Events on South Africa’s political landscape over the past two decades have been rather boring. Apart from squabbles within the ANC and its alliance partner Cosatu, very little has changed since 1994. The ANC has dominated elections, the EFF has dominated news headlines and the DA has dominated the Western Cape.
This meant that political battles were fought inside the factionalist trenches in the ANC, and little else has been up for grabs for political entrepreneurs. Even the sensationalist Julius Malema could only build a loud brand while failing to build a robust movement.
One of the reasons our politics have been fairly boring and predictable is the lack of change in the economic and power relations that continue to define South Africa. What the ANC has done, with some success, is to fight over control of the levers of power and wealth accumulation, within the state and in business, without changing the status quo.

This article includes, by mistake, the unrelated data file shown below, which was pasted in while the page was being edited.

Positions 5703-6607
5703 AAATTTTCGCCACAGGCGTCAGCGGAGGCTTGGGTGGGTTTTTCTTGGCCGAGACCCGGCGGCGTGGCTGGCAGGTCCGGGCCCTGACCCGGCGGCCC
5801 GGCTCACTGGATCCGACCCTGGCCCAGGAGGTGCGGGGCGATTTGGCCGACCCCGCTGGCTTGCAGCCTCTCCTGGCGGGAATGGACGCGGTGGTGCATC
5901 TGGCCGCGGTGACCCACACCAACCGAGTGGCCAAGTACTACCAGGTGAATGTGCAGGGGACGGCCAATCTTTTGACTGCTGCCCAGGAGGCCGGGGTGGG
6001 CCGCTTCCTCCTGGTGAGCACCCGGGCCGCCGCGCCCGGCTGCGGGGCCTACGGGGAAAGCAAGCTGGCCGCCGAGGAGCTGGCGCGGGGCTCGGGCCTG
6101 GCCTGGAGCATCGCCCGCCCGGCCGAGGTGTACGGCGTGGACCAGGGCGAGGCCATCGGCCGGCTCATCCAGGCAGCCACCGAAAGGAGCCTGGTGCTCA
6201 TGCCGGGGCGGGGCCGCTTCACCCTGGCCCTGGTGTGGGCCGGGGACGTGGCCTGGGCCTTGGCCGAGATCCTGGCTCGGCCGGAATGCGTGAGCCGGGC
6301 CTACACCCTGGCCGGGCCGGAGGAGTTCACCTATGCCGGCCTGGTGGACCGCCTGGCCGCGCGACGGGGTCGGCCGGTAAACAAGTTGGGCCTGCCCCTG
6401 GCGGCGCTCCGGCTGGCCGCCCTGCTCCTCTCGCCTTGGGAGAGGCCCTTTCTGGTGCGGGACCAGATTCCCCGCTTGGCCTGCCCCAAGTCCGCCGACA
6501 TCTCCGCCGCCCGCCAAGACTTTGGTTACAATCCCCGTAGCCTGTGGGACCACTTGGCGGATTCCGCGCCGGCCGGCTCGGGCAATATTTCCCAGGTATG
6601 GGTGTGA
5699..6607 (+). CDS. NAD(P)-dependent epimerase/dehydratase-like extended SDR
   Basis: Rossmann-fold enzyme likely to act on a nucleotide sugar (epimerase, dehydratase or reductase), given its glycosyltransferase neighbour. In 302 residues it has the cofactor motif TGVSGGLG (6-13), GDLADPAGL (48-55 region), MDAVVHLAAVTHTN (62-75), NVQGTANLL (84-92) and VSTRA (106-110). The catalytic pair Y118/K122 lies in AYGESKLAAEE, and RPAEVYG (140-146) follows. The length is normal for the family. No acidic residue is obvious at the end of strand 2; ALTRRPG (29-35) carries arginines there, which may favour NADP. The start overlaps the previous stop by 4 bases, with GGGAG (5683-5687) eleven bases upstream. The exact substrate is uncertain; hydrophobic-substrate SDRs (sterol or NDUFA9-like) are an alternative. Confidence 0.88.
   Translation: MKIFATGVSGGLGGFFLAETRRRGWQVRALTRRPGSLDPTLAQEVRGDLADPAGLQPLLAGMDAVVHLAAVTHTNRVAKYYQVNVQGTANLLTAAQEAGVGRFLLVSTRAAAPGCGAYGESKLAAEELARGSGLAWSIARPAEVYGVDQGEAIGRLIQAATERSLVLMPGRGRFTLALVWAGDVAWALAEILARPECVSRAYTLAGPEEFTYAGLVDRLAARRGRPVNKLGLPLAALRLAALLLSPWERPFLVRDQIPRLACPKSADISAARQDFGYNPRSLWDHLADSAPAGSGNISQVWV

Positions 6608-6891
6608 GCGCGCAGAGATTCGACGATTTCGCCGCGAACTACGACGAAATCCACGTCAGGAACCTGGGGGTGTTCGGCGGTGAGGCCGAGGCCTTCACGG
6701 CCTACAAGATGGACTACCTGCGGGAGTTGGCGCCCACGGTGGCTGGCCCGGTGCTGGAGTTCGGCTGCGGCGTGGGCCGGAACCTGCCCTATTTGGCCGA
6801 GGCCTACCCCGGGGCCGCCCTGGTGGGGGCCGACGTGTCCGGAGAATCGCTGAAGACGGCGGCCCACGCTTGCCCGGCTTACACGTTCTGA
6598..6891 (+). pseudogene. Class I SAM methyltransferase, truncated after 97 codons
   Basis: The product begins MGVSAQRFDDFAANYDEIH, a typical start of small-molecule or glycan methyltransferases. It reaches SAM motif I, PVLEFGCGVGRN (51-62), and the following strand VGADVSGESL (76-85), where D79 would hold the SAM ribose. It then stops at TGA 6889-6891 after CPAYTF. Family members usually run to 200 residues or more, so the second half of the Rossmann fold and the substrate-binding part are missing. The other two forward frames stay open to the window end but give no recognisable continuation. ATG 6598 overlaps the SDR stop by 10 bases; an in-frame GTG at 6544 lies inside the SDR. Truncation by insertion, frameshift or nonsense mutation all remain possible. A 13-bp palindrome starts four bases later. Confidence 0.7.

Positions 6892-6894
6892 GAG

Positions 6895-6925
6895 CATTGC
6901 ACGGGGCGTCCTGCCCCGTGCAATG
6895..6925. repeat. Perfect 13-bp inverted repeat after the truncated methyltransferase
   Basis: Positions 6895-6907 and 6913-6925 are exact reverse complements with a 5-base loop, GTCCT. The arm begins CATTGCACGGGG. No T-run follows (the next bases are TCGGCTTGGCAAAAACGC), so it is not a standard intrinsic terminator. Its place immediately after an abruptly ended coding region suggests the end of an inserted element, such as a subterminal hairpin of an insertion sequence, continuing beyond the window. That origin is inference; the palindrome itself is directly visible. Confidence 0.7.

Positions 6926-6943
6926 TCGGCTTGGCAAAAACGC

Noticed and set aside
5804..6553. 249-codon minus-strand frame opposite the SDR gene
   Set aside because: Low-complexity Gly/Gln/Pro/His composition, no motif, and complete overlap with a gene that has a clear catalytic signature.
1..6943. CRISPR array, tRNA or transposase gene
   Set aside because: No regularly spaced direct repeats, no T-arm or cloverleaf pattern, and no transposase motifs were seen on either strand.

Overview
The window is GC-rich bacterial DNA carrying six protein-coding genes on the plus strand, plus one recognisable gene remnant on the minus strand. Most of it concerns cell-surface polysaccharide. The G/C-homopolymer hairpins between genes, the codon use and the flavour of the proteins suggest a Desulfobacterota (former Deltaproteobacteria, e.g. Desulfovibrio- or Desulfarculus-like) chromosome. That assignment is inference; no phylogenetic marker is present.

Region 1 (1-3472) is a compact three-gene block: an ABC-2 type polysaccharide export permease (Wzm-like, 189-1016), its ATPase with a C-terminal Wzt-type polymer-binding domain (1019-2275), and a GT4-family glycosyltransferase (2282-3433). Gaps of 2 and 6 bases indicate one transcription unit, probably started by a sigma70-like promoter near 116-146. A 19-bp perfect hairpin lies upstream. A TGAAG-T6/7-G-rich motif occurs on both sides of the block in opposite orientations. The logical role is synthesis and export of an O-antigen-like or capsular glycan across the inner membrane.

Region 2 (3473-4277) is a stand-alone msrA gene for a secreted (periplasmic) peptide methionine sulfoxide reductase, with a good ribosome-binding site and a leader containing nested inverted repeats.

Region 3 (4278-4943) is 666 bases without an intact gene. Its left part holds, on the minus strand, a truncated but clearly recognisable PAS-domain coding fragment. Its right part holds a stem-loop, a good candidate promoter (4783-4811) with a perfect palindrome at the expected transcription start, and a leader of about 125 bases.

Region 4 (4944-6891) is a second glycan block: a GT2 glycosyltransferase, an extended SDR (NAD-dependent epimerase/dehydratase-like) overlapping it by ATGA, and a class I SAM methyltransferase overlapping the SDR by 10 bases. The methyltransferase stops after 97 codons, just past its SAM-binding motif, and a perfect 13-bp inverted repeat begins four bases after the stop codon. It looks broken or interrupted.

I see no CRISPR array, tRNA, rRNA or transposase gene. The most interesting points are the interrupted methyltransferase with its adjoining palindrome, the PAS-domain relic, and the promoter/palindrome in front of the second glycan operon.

The Zuma years, for a brief moment, threatened to collapse the entire system, by leeching off it rather than trying to change it.
Our analysis indicates that three important shifts might take place in South Africa in the next two decades that will upend the political landscape and create new opportunities for political competition and collaboration.
Cape Town-Stellenbosch corridor replaces Johannesburg as the services hub
A business cluster has emerged in the Cape Town-Stellenbosch corridor that might be characterised as a digitally enabled services hub. Following the rise of Capitec in Stellenbosch, areas such as Durbanville and surrounds are emerging as important nodes for new businesses. A thriving ecosystem of digital services will be the result and will attract skills and investment.